I was in high school when my dad took me to see “The Foreigner” at Ball State University. Although I didn’t remember much of the play more than 25 years later, I remembered the basic premise: an English visitor, Charlie Baker, comes to a rural American inn, to escape the stress of his life by pretending he doesn’t speak English. As a result, people feel free to unload their secrets to him. Rather than revealing his falsehood, he pretends to learn English at an extremely rapid rate, becoming nearly fluent in 36 hours.
Despite only seeing it once ever, it’s been one of my favorite plays. So when Patricia Rettig gave me and my wife complimentary tickets to Opening/Media Night for the 2010 season of the Beef and Boards Theatre, I jumped at the chance.
Beef and Boards, if you’re not familiar, is a dinner theatre. Basically, you eat dinner prepared by their gourmet staff until you’re content, and then sit back and enjoy the show from your table. (Don’t worry, dessert is served during intermission.) It’s like dinner in front of the TV, only without the commercials. And you don’t have to clean up after yourself.
Beef and Boards was part of a chain started in 1973, but slowly began to close down. The theatre in Indianapolis is the only one remaining, and it’s still going strong.
On the night we went, in keeping with the theme of the show, the menu included Asian stir fry vegetables, German sausage and sauerkraut, and English prime rib. Dessert for me was the Fudgy Wudgy chocolate cake, which our waitress and I discussed the embarrassment of both ordering and offering that particular dessert by name.
It was a surprise to see the characters again — they had aged so much in 25 years, no longer being played by college students — and I realized I didn’t remember as much of the story as I had originally thought. But the play was just as funny, and just as enjoyable.
Charlie Baker is an Englishman who is dragged to rural Georgia by his friend, Froggy LaSeur, an English soldier and army instructor, who is visiting a nearby U.S. Army base. Charlie is going through some tough times at home, and just wants to be left alone. So Froggy concocts a plan that Charlie is from another country and doesn’t speak a word of English. Betty, Catherine and her slow-witted brother Ellard, Catherine’s fiancee David, and the villain, Owen Musser, all learn to cope with Charlie’s quirks and issues, reacting to this foreigner with different results.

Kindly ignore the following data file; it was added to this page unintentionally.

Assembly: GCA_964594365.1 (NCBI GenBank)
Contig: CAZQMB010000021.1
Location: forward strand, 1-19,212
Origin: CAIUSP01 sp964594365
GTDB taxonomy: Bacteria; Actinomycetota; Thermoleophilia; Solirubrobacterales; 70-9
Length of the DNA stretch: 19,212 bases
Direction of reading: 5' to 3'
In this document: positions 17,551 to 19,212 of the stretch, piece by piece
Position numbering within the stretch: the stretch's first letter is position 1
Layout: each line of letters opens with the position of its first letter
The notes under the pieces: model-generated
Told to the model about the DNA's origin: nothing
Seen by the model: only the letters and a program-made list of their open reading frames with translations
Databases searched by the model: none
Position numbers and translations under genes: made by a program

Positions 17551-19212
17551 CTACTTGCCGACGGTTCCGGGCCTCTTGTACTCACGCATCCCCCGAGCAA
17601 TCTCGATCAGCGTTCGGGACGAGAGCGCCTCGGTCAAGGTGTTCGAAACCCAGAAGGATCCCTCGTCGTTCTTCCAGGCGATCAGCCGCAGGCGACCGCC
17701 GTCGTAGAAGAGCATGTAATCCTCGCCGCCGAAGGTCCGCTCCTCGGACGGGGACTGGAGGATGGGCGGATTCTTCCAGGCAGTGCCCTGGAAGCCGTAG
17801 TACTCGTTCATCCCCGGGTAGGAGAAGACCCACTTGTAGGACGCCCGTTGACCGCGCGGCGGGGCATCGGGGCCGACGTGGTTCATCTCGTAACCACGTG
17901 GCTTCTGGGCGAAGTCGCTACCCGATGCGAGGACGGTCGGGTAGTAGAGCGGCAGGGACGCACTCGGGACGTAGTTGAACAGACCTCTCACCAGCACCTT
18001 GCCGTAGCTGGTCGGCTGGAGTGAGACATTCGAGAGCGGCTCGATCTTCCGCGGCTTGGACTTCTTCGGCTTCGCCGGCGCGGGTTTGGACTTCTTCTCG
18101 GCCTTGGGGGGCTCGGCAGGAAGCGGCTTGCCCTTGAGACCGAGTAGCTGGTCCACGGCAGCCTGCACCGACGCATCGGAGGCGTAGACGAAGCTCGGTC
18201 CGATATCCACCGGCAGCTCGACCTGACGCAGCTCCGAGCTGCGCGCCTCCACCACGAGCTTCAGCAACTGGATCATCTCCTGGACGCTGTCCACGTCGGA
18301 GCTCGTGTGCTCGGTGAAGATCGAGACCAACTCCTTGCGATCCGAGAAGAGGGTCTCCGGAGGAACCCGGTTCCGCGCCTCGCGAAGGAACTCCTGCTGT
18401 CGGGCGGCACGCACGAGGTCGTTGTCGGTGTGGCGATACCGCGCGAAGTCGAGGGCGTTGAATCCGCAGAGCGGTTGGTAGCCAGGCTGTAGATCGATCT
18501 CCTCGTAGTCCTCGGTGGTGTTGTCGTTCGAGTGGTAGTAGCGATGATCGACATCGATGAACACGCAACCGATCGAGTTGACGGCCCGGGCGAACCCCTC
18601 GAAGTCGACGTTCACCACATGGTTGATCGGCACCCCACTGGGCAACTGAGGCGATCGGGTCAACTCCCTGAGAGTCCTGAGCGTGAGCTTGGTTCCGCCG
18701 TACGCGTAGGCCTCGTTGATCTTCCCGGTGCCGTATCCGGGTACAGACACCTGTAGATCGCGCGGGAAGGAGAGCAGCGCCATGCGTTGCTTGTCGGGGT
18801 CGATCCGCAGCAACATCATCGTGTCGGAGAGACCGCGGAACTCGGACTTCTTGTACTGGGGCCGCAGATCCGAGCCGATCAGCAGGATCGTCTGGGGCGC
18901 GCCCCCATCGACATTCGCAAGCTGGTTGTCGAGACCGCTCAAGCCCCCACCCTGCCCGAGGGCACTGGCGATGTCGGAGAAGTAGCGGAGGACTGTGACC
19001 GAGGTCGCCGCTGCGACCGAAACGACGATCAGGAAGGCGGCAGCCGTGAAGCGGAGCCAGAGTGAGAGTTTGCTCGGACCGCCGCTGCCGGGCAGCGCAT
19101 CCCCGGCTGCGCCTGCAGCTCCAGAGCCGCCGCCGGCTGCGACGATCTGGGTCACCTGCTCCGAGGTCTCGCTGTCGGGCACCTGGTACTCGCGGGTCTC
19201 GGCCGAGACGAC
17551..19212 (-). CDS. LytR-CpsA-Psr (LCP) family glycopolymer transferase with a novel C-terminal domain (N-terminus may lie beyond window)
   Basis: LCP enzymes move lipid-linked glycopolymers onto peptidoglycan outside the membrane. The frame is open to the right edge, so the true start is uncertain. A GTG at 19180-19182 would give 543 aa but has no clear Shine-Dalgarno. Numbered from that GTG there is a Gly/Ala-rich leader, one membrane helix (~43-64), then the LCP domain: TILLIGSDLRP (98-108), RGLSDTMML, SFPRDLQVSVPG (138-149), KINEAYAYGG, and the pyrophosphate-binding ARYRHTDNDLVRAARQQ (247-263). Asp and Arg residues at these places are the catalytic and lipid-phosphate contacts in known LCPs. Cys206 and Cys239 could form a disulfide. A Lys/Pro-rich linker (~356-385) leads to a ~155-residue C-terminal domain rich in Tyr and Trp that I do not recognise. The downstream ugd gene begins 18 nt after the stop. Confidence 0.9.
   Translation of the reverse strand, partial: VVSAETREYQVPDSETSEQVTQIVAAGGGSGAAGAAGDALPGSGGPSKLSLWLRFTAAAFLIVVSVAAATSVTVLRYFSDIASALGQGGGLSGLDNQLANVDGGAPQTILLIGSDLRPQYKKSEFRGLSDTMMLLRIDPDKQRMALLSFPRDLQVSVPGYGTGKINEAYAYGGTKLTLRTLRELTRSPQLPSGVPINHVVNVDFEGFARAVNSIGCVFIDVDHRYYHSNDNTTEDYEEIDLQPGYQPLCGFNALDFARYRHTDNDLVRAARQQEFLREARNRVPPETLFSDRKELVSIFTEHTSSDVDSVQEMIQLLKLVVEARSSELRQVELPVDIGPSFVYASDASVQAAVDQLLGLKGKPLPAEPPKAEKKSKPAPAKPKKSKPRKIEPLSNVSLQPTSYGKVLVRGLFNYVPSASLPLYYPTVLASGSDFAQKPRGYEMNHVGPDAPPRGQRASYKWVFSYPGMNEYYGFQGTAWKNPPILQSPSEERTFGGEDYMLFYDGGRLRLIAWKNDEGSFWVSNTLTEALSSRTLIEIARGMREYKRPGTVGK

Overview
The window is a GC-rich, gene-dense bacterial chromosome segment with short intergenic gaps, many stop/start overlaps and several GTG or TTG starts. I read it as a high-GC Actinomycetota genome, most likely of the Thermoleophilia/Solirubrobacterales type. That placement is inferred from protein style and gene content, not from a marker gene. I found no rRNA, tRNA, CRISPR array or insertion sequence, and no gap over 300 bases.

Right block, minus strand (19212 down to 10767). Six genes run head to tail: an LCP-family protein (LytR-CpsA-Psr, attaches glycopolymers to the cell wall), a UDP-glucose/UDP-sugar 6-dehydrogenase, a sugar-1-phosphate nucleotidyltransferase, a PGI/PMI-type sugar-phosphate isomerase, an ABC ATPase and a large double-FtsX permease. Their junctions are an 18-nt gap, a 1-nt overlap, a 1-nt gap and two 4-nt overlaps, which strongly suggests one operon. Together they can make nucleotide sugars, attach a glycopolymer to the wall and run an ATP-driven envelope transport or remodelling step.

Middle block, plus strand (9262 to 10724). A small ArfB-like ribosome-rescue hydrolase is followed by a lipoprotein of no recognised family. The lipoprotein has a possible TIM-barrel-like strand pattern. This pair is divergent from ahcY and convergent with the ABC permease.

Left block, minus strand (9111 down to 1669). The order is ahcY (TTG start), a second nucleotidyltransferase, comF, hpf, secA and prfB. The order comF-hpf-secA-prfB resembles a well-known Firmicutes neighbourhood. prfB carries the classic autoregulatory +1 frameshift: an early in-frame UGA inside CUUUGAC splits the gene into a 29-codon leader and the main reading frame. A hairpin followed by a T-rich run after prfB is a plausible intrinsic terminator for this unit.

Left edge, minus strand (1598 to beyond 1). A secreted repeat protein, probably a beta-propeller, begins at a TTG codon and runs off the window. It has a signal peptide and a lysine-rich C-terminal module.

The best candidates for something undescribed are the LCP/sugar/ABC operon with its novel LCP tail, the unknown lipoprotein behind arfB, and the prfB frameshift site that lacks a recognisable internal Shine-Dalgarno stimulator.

Even 28 years later, the play was thoroughly enjoyable. Jeff Stockberger as Charlie was hilarious, playing The Foreigner with all the believability of a real stranger in a strange land. Having worked with people from all over the world, I saw a lot of my friends in Stockberger’s performance. The confused look at a new custom, the non-understanding of a new word, it was great. And some of his made up foreign habits and traditions were brilliantly done.
Kate Braun as Betty Meeks was hysterical. Betty had never met a “real live foreigner” before, and so did what most people do when they meet someone who doesn’t speak English: shout.
“HERE’S YOUR TEA, CHAAARRRRLIE!!!!”
(Betty was by far my favorite.)
But as Charlie learns some of the secrets surrounding his new friends, he realizes the only way to save them is to “learn” English. He gets Ellard — who is considered slow by everyone else — to teach him. Ellard impresses everyone, especially himself, as Charlie learns to “talk real good,” mastering his new tongue in a day and a half.
Overall, I enjoyed my experience at Beef and Boards, and recommend it for anyone who enjoys theatre, especially musical theatre. The rest of the season will include Footloose, Hello Dolly, The Church Basement Ladies, and Camelot. You can see the entire season’s lineup at the Beef and Boards website.
“The Foreigner” will show every day except Monday until February 7th, with a matinee showing on Sunday and Wednesday.
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